Is it time to hire an assistant?
A common theme coming up recently seems to be around the area of hiring an assistant. Whether an executive of a billion dollar organization or sole entrepreneur looking to take take the next step, the topic of having an assistant regularly hits the table. Just today, I’ve been in multiple conversations regarding a client’s need to find an assistant as well as hearing the success story of another who’s recently added an assistant. These conversations really capture the essences of what I typically see happening with people who’ve gone through the evaluation process and eventually decided to hire an assistant.
Let’s look at why one might desire to hire an assistant. It seems like a no brainer, however, the leading reason to hire an assistant is to better leverage your gifts and talents for the whole of your organization. As an example, let’s look at the small business owner who’s the creative visionary for their business. Likely one of the reasons they are even in business as an entrepreneur is their desire to create or do new things. Given this type of personality, it’s likely that the seemly mundane task such as managing one’s calendar, issuing invoices, responding to emails, building systems, as well as many other administrative tasks are found to be draining. In fact, they can be so draining that an individual starts to lose focus of why they even decided to get into business in the first place causing a lose of passion for their entrepreneurial spirit.
Given all this, why would one hesitate so much to hire an assistant? Well, it normally falls into a few different categories.
First, if you’re going to add an assistant, there does need to be some type of reasonable ROI. Like most ROI calculations, you may not see that return in the first couple months; however, you should be able to justify the hire and track your progress. Additionally, the ROI isn’t always a financial ROI. One needs to keep in mind intangibles like quality of life in their ROI analysis.
Another reason for hesitation centers around delegation. Delegation isn’t always the easiest thing to do. Most people suffer from “control” issues and lack confidence that anyone could do things as well as themselves. While this may be true, one must count the cost of continuing to maintain this “tight grip”. While it’s difficult to let go, with one’s even considering an assistant, it’s likely necessary to let go in order to take the organization to the next level. Additionally, one must also come to a realization that there may be other people actually more gifted and talented in an area than themselves which could actually do a better job. For example, if you’re not gifted in administrative functions and find someone who is, you’ll likely be presently surprised at how their gifts complement yours.
Trust is also an area many struggle with in hiring an assistant. Especially an assistant who’s going to have full access to your Inbox as well as, potentially, parts of your financial data. Like anything, there is a difference between “trust”, “safety”, and “stupidity”. It would likely be “stupid” for me to hand my credit card to my teenage daughter to use as she needs. While I “trust” her and have all the confidence in the world she won’t intentionally go out and spend maliciously, it’s too big of a temptation to have this type of freedom in her hands. Thus, I likely need to build in some “safety” precautions giving assess to such temptations. This analogy is the same for an assistant. You need to bring “trust” to the relationship and find ways of building “safety” precautions into the relationship while the relationship builds more predictably. So, practically speaking, the assistant may not have access to financial resources day one; however, they could start effectively prioritizing your Inbox with minimal risk.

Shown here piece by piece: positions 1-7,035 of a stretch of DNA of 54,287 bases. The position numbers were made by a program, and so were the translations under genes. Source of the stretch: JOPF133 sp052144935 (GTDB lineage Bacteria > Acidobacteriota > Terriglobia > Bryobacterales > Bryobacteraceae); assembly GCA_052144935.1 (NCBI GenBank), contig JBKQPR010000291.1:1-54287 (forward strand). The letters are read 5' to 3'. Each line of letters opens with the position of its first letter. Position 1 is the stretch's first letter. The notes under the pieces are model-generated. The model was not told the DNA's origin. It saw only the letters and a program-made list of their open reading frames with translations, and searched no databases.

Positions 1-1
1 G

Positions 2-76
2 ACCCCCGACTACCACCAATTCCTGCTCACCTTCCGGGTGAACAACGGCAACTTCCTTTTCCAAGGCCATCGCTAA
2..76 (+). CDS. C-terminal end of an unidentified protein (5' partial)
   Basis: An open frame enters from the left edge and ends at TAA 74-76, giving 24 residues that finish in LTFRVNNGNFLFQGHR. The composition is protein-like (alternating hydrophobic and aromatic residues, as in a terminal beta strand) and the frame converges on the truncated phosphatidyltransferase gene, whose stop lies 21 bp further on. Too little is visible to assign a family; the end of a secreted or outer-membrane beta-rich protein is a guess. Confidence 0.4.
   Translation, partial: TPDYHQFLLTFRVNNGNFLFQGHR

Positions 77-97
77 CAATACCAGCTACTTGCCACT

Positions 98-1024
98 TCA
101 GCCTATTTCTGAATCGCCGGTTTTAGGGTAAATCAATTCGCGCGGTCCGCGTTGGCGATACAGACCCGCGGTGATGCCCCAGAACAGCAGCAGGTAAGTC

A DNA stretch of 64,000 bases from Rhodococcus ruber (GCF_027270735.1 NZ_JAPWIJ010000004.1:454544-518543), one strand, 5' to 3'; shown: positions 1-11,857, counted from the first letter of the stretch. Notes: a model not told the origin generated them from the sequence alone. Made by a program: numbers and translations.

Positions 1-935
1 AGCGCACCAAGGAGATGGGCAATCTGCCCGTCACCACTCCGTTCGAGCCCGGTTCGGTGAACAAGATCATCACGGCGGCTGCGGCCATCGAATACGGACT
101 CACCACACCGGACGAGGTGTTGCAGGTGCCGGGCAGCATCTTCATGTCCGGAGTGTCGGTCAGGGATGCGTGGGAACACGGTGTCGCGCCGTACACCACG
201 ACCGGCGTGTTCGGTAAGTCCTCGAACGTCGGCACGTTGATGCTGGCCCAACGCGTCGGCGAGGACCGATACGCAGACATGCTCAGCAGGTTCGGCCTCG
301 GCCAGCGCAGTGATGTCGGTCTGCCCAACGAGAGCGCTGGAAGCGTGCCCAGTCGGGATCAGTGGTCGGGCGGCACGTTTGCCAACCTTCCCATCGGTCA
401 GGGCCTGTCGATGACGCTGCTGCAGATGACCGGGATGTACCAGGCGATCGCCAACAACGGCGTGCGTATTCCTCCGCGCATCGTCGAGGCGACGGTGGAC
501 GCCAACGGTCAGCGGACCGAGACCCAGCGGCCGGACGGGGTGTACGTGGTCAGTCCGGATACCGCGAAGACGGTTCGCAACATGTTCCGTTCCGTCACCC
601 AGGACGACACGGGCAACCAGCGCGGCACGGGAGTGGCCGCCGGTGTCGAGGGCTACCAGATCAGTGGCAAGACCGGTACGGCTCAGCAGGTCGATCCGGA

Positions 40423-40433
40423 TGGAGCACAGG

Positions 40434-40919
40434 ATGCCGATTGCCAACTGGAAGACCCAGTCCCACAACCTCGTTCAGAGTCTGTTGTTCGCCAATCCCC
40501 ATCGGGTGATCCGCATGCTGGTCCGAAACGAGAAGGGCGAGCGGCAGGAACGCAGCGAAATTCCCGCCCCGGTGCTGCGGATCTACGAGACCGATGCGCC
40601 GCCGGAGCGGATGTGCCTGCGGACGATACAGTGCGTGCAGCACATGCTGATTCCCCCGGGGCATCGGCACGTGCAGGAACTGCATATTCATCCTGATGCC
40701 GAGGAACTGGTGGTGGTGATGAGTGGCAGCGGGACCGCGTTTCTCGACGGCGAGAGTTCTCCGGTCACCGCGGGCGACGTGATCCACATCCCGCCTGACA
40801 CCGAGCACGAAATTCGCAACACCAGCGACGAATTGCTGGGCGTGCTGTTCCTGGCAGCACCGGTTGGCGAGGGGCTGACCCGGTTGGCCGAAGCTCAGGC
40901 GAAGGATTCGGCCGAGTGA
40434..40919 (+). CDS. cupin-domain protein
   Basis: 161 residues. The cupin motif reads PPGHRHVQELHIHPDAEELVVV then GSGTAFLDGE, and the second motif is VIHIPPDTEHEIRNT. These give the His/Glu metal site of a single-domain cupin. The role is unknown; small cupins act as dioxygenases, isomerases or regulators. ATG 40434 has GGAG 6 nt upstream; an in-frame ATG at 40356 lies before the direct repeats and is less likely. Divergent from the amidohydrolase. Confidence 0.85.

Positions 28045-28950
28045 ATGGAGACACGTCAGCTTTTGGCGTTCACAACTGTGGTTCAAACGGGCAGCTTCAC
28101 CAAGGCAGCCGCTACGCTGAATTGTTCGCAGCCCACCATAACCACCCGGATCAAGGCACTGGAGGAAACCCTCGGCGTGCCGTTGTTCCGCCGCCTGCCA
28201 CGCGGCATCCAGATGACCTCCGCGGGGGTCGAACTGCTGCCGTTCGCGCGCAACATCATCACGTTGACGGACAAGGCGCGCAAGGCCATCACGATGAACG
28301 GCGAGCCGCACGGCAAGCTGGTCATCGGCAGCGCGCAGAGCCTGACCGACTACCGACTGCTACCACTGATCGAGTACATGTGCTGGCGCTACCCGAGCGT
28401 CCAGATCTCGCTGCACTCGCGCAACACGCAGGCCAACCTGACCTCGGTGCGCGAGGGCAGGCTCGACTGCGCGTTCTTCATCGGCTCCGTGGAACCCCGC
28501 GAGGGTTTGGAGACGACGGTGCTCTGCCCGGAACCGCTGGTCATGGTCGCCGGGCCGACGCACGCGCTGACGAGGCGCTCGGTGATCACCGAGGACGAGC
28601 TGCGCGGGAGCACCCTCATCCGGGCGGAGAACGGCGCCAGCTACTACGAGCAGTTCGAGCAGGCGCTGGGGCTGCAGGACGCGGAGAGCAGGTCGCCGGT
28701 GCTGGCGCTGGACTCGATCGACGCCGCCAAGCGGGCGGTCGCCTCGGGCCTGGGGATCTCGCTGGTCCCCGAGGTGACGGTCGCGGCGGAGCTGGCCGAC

In all three of these areas (ROI, delegation, trust), I encourage people to stretch beyond what they are comfortable. Reason being is that I’ve seen the other side. In a conversation today one individual said, “I hired a virtual assistant 6 weeks ago and it’s made a remarkable difference. I’ve been operating with so much productivity the past six weeks and my business is starting to really grow. If someone would have told me this was possible with hiring an assistant, I would have never believed it. I am so thankful for the push to hire one!” Yes, this individual’s testimony seems to be more typical than not which is why the encouragement to stretch taking a bit of risk.
A resource which was passed along to me a few years ago which I’ve also pass along to others is a podcast titled, Effective Executive/Efficient Assistant. This 3 part podcast does a wonderful job helping one assess the need for an assistant and outlining how to most effectively benefit from an assistant. This particular resource assumes your assistant is a full-time; however, most of the principles can also be applied to a part-time, virtual assistant as well. I would encourage your assistant and yourself to both listen to this podcast and openly discuss.
Finally, it isn’t always easy to find that perfect fit day one. I encourage you to tap into your own personal network letting them know your need and patiently waiting for the right fit. Additionally, like in any hiring process, don’t be afraid to use tools like DISC, Strengths Finder, etc. to test for the right gifts and talents. You may also find benefit from my post of The 4th “C” in Hiring as it outlines key attributes to assess in hiring.
Did today’s post spur some thoughts around evaluating the need and fit of an assistant? As mentioned, it a regular topic which I’d love to assist. Please don’t hesitate to reach out!